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Validation rules check your data for accuracy according to your company standards and the needs of your database. There are two kinds of validation rules. Field Validation, ensuring that the correct data is entered and Record Validation ensuring that multiple fields in the record work harmoniously together. Let's open up the Orders table. Let's say none of our customers will order more than 100 of any item, and we want to make sure that no one accidentally types in more than that. Click anywhere in the Quantity field, go up to the Table tools, Field's ribbon and on the far right-click on the Validation button and choose Field Validation Rule.
The Expression Builder opens, type in greater than zero and less than or equal to 100, and then click OK. I immediately get a message saying that existing data violates the new settings. Do I want to keep testing with the new setting? For now I do. This Window is telling me that some of my data violates my Quantity Validation Rule. I will have to go back and look for errors with less than one or more than 100 bottles. And either fix the error or change my validation rule, because it's not quite right.
I would say yes, now click on the Validation button again and we need to put in a field validation message. Now that we've restricted what numbers can be entered into the field, it's important to let your users know what they can and can't enter. There's nothing more frustrating than not being allowed to enter what you're trying to type and not knowing what you can type. In real English, tell your user their allowed values. Quantity must be between 1 and 100, I'll click OK. You can also set your validation properties in the Design view.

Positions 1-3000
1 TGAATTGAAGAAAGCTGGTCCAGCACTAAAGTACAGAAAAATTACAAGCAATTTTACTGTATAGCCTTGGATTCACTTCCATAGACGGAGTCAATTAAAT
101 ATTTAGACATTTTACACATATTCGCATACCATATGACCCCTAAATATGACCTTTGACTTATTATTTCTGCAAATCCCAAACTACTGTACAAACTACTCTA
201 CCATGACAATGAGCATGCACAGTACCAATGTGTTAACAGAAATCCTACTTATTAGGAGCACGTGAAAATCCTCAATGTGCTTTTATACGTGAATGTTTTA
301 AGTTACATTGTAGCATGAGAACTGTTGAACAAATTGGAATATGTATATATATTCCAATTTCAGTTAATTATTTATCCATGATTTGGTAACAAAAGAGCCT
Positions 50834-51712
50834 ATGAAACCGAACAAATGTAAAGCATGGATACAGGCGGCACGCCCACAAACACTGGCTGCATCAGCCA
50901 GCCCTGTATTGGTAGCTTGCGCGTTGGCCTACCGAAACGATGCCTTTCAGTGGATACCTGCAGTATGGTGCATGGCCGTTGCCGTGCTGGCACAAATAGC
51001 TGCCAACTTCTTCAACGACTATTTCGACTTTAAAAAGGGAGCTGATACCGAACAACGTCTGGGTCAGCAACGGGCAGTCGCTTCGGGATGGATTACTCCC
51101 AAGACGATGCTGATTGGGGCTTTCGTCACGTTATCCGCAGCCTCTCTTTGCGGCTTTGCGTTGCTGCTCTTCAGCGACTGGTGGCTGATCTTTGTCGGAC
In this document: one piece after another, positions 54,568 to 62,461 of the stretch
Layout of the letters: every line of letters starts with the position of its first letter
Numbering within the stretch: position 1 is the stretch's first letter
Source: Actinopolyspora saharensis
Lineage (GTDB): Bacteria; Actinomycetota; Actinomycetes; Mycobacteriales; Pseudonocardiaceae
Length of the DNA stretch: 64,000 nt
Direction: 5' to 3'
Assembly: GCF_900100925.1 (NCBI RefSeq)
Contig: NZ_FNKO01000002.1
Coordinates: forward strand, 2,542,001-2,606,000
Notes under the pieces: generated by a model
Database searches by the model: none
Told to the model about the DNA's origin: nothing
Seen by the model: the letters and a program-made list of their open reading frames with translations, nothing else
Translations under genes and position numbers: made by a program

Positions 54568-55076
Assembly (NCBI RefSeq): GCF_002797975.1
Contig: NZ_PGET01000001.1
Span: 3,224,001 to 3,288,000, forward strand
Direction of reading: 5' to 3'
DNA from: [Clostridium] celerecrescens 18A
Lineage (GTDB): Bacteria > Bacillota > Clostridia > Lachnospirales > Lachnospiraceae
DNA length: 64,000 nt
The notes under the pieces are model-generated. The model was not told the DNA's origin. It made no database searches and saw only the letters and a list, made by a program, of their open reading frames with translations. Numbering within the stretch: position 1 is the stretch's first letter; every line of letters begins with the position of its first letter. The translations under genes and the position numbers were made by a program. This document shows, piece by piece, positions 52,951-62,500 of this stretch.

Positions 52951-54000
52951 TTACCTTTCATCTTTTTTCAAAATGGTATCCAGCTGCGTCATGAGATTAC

I'll use the first button to switch over and click in the Quantity field, and down in the field properties, I can see the validation rule and the validation text that I typed. Go ahead and Save your Orders table, right-click on the tab and close it. Now let's enter in a Record Validation. This allows you to compare two field values and bring up an error message if the combination doesn't work. Open up the Sales Reps table in datasheet view, I'll scroll to the right. In our example an employee's termination date must be after their start date.
Click in the End Date field, go up to the Table tools, field's ribbon and click on the Validation button again, this time choose Record Validation Rule. In the Expression Builder double-click on End date, type a Greater than sign and then double-click on Start Date. Notice that Access puts square brackets around the field names for you. Click OK, and again keep testing with the same rule.
Go back up to the Validation button again and this time click on Record Validation Message and type in English 'End Date must be after Start Date' click OK, and save and close your table. Let's test both of these two validation rules out. Open up your Orders table and we know from an earlier error message that we had a bad value. When I look through looking for anything less than one and greater than 100 I see down here at the bottom that there's no quantity entered. I'll test to my rule out, I'll type in 101 and when I hit tab, sure enough I'll get my error message with my validation text.
I'll click OK and I'll change it to a valid number. Now open up the Sales Rep table again and scroll over to the right-hand side, enter in an end date for our first record so that it's earlier than the start date. When I click off of the record, it will test the validation rule and sure enough it tells me that the End Date must be after the Start Date. I'll click OK and make the change, when I go to the next record, this time it accepts it. By setting validation rules for either individual fields or for the record itself, you'll reduce human error during data entry.
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